Dayton teachers celebrate positive 2010-2011

From the Dayton Education Association

DAYTON—They’re clearing bulletin boards, emptying desks and placing final marks in well-worn grade books.  But this year, Dayton teachers are adding one more thing to the ritual that comes with the end of the school year—a big thumbs up—to students, parents and colleagues for working together to make the 2010-2011 school year a huge success.

“Dayton teachers, students and staff have knocked it out the park this year!” said David Romick, president of the Dayton Education Association (DEA).

Some of the successes that showcase the growth in Dayton Public Schools:

  • DEA awarded a $2,000 scholarship to Ja’Ree Watkins, a senior from Thurgood Marshall High School, who will attend Ohio State University and major in early childhood education.
  • Marcella Barrett, who teaches sixth grade at Valerie Elementary, was named Dayton Public Schools Teacher of the Year.
  • Ashley Cooper, a Thurgood Marshall graduate, became the 20th senior in DPS history to be awarded the Gates Millennium Scholarship. Under this program, talented students receive a good-through-graduation scholarship to use at any college or university of their choice.
  • The 2010 District Report Card show continued growth in the performance index, attendance rates and number of students achieving at higher levels.

Romick credits the collaborative relationship with Superintendent Lori Ward as one of the keys to a successful school year. “Lori talks the talk and walks the walk,” he said. “She is a true and great partner in the effort to ensure a great public education for every student because in every way she demonstrates that our students’ success can only be realized thru shared responsibility and mutual respect.”

Across the district and at the school level, the positive news continued. Romick describes the formerly troubled Belmont High as a case study in the making.

“Principal David White came to Belmont two years ago and put the school on an upward course. Back then everything but learning was taking place at Belmont.” It’s no surprise that end-of-year staff transfer requests were always through the roof, he added.

But change at Belmont was evident during the 2010-2011 year. Behavioral statistics show the number of fights dropped 89 percent, assaults went down 88 percent, and there was only one arrest this school year, compared to 58 arrests just two years ago. “Now it’s the educators doing the fighting—fighting to get back to Belmont,” Romick joked.

One of the key steps to turning the school around was the staff’s decision to focus first on creating a structured environment where staff and students feel safe, knowing that the student achievement gains would follow. The statistics below show the decision is paying big dividends:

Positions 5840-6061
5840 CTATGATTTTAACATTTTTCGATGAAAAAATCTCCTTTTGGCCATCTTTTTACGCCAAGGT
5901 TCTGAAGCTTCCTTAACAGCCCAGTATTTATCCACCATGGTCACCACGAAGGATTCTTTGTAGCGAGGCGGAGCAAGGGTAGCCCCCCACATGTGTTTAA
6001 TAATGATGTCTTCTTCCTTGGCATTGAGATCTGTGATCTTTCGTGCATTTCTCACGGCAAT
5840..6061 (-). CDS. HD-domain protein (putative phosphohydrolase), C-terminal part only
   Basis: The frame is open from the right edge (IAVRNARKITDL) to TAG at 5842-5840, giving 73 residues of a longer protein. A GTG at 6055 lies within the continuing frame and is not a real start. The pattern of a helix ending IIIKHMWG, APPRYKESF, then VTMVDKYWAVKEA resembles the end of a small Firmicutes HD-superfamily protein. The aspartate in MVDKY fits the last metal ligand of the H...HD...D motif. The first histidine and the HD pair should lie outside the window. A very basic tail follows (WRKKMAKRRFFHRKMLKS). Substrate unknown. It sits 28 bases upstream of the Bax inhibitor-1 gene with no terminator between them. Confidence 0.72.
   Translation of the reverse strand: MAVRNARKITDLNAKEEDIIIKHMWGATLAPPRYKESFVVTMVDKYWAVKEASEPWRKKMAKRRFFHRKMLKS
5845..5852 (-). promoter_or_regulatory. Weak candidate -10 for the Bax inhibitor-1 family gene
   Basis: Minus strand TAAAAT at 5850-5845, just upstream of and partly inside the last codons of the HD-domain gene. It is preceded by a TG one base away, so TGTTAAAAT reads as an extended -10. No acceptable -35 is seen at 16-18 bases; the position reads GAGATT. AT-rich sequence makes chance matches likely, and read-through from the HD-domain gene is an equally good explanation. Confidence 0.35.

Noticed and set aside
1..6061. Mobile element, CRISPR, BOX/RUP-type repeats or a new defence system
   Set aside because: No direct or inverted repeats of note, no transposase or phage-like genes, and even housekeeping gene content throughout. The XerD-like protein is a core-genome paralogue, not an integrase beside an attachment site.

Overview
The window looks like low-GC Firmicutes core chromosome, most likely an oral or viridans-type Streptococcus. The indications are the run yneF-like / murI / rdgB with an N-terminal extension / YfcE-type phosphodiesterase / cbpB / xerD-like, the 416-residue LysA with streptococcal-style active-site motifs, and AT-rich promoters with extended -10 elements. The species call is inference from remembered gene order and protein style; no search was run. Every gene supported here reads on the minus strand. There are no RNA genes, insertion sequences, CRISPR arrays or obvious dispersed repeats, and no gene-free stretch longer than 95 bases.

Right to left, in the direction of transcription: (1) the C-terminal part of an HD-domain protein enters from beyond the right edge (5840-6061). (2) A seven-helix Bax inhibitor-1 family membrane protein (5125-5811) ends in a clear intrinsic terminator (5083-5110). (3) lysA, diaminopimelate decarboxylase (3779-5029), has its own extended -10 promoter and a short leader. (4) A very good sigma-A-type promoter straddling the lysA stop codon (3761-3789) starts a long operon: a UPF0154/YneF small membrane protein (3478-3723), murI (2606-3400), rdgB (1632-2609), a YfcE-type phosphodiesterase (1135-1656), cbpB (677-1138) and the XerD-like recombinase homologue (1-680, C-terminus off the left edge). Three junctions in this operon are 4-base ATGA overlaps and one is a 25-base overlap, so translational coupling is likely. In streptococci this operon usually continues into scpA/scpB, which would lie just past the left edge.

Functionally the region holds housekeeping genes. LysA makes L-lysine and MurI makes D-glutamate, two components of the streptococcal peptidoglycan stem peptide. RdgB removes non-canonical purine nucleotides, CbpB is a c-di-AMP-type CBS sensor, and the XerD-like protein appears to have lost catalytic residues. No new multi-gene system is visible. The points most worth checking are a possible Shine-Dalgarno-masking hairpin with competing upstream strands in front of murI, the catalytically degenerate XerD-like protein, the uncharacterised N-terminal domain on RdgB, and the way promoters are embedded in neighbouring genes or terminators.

• Matriculation rates have risen significantly. In 2008-2009, only 30 percent of ninth graders were promoted, while the next year, the figure went up to 63 percent. In 2010-2011, the number climbed even further—all the way up to 84 percent. A similar pattern emerged for tenth graders. In 2008-2009, 42 percent were promoted, in 2009-2010, 78 percent moved on to the next grade, and for the 2010-2011 school year, the figure stands at 80 percent.
  • College-level test participation has risen dramatically. In 2008-2009, eight juniors took the ACT, and in 2009-2010, that number doubled to 17. In 2010-2011, 80 juniors took the test.

“The icing on the Belmont cake—82 percent of this year’s senior class was accepted to college, and students earned some $500,000 in scholarships,” said Romick. “Belmont is truly turning it around and is one to watch.”

The 2010-2011 school year was the second year of “transformation,” a model adopted by DPS for schools receiving federal School Improvement Grants (SIG). DEA, in conjunction with the Ohio Education Association and the National Education Association, will partner starting in the fall with Belmont in NEA’s the Priority Schools Campaign, a union-led effort to help transform low-performing schools.

“We’ll be working with Belmont directly, but the Priority Schools Campaign will benefit all schools,” Romick said. SIG dollars will go much further because the Priority Schools Campaign will provide support in traditionally high-ticket areas like such professional development and parental and community outreach. Romick said these high-quality tools will support school transformation efforts at no cost to the district.

“In these tough times, it is good to be able to spread some good news,” Romick said.


The Dayton Education Association represents 1,180 certified, licensed teachers and other educational personnel.  Our members serve approximately 15,000 students in the city of Dayton. DEA is leading the way for responsible school transformation in the Miami Valley.

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